Results of a year-long health study into toxic contamination of Ouje-Bougoumou residents will be released at a public meeting Sept. 3.
The study was lead by Dr. Evert Nieboer, a toxicology professor at McMaster University. Nieboer says the data from the testing – which began almost a year ago – is being currently being combined. “We still need to interpret them. We’re trying to relate things to lifestyle and consumption of food items.”
Nieboer says that some results have already been sent to participants in the study, which included 200 residents of Ouje-Bougoumou and 100 more from other Cree communities as a test control group. They provided information on dietary habits and biological samples that were tested for contaminants such as arsenic and cadmium.
“It’s a huge study with lots of data,” says Nieboer. “We want them to make sense.”
But Nieboer doesn’t want to talk details until the study results are revealed at a community meeting Sept. 3. “I’m bound by ethics not to go into them [until the community is made fully aware].”
Nieboer will make a series of recommendations and offer advice in conjunction with input from the Cree Public Health Board and the Quebec government.
“We’re on target,” he says of the year-long study. Overall, he says he is “quite encouraged. There are some concerns, which we will address appropriately.”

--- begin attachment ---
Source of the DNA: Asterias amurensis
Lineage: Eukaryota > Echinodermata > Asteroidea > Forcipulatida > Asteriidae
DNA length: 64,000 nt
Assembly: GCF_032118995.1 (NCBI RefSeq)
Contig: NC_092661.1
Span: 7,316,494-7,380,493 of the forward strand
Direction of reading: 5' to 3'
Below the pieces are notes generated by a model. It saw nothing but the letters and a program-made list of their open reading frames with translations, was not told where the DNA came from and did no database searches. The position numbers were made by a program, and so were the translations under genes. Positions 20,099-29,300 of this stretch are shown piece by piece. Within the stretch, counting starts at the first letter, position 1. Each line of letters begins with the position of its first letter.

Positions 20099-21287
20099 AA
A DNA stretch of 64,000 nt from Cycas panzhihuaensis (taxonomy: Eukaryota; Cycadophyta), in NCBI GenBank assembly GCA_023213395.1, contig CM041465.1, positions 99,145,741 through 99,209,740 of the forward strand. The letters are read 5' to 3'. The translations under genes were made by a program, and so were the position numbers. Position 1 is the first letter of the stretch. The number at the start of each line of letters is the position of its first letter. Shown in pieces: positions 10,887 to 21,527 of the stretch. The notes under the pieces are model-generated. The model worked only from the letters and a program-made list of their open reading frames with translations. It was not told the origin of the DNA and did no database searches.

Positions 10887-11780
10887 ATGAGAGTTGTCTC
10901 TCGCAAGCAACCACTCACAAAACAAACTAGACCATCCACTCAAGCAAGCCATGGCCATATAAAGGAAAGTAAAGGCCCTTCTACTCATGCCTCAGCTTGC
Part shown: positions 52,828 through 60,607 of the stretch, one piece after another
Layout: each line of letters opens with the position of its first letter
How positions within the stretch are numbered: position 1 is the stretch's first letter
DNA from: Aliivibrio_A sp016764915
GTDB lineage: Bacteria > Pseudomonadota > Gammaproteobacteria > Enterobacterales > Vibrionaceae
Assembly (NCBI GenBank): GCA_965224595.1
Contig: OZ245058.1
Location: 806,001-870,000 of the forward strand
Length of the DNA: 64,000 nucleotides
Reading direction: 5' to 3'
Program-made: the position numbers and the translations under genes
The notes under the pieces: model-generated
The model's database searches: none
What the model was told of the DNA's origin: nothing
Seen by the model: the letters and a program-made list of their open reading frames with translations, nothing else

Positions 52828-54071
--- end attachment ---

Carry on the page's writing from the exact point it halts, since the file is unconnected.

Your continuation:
The New Hampshire geologist first raised concerns of contamination of the food supply with toxic heavy metals by the local mining industry. He sampled mine tailings, fish and human hair, finding worrying levels of arsenic, copper and zinc.
Covel questions the length of time the study has taken. “At most it should have taken six weeks to get that data,” he says. “It makes me awful suspicious.”
He believes there is political influence from the mining companies playing heavily on the process. “The mining companies carry too much political weight in Quebec. And there is a conflict of interest whenever the government has investments in mining companies.”
In the U.S., he says, the mine at Lac Chibougamau would have caused a scandal, and been declared an environmental disaster with appropriate cleanup efforts ordered immediately.
“But here we are three years after the contamination was first discovered and we’re still talking. Nothing’s been done.”